On this week’s Savvy Savings with Amanda we explore the most common myths surrounding saving energy. Everything from ceiling fans, portable heaters, light bulbs, and more.
- Myth 1: Use portable electric space heaters instead of running your central heating
- Why heat the whole house when you’re just working (or sleeping) in one room?
- Electric heating is the most expensive heating available
- Running one small 1,500-watt space heater—just enough to heat a single room—might cost more than running a gas furnace for your entire house.
- Myth 2: Leave the ceiling fan on to cool your home
- Fans cool people, not homes
- The cool sensation brought by ceiling fans is a result of evaporation of moisture on the skin
- the actual temperature of the home doesn’t change
- If you’re not under the fan as it runs, you are not getting any of the benefits
- Myth 3: Turn off the lights and appliances each time you leave a room
- Some lights, like compact fluorescent lightbulbs, have a certain amount of energy they must burn in the beginning before they consume a relatively even amount of power. The amount of time is about 15 minutes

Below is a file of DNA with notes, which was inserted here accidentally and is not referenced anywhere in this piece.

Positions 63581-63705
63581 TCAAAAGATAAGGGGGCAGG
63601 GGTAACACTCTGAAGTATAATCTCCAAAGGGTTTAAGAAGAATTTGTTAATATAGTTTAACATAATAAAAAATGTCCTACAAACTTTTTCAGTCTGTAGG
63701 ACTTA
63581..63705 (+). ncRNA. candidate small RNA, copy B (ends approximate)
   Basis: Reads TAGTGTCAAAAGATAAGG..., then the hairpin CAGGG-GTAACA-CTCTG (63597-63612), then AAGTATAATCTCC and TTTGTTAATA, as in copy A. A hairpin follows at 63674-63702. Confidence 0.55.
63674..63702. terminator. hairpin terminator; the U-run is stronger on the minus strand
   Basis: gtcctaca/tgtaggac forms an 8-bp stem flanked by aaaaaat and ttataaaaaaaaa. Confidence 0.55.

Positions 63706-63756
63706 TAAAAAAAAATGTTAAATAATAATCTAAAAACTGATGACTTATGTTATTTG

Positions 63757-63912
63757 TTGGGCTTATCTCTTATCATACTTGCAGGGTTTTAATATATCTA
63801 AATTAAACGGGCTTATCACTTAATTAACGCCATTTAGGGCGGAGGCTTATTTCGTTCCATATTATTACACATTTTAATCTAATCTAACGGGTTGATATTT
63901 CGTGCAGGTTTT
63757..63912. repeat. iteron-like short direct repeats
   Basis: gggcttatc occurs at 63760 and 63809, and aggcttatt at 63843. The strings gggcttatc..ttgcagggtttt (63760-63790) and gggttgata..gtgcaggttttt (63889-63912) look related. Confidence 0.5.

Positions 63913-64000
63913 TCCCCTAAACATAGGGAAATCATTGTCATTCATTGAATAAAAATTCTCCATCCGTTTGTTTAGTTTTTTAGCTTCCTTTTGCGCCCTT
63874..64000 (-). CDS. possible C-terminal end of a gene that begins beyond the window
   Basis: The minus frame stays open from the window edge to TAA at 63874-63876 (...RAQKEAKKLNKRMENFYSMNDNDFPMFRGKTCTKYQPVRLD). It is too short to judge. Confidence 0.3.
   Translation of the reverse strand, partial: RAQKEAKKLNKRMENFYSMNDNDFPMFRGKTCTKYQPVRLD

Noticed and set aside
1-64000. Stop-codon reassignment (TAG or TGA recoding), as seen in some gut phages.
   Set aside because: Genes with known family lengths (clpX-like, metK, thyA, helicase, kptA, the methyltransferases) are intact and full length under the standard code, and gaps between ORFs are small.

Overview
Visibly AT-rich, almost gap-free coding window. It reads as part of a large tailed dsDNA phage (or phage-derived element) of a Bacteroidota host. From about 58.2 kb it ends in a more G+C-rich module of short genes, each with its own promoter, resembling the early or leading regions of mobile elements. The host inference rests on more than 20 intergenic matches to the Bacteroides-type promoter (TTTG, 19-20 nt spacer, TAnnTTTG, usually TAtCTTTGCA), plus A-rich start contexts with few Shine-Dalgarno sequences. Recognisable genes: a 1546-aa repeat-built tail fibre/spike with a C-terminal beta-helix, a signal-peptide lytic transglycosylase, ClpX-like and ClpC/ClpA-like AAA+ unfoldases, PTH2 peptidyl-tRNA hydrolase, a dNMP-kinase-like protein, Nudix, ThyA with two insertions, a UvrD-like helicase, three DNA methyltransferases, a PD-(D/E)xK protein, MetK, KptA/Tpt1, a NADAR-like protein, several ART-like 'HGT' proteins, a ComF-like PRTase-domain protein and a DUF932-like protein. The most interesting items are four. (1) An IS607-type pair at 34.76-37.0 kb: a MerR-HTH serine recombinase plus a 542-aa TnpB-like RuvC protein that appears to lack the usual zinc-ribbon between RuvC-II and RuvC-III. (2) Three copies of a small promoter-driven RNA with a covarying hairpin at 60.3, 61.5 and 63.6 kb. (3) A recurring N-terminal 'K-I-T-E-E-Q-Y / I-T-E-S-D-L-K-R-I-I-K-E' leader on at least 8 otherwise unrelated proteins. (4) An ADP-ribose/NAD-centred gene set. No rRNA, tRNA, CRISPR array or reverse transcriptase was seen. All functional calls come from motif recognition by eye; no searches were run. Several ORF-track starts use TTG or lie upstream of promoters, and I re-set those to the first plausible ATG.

- The same goes for a TV or video game console that has to be booted up if you’ve powered it down.
- Myth 4: Keep the temperature consistent, even when you’re out of the house
- It does take extra energy to warm up or cool down your house if you’ve turned the system down when you were at work for the day,” says Forbus. However, he adds, it takes a lot more energy to keep it heated or cooled for all of those hours while you’re gone.
- Myth 5: Heat your home faster by turning the thermostat higher than it needs to be
- Driving faster can help you reach your destination sooner, but your HVAC isn’t a car.
- Your HVAC runs at a constant, so turning the thermostat higher will just end up overheating your home.
- Smart thermostats can be programmed to help you achieve maximum comfort without wasting energy.
- Myth 6: Close vents and doors to help save energy
- Don’t close too many vents as this might cause undue pressure and create leaks, leading to more energy waste
- In reality, although you can manipulate comfort in a room by opening or closing a vent, the heater or air conditioner continues to produce the same amount of air, so energy saving certainly shouldn’t be the reason to close them.
- And if you shut doors to unoccupied rooms, Benefiel says this won’t cause your unit to run more efficiently either.
- Much like shutting vents, this tactic will only lower the temperature in a room, which in turn will cause the overall temperature in your home to drop, and cause your HVAC unit to have to run longer.
Annual expenses (those that you don’t pay each and every month) can sneak up on you and wreck your budget if you don’t plan for them.
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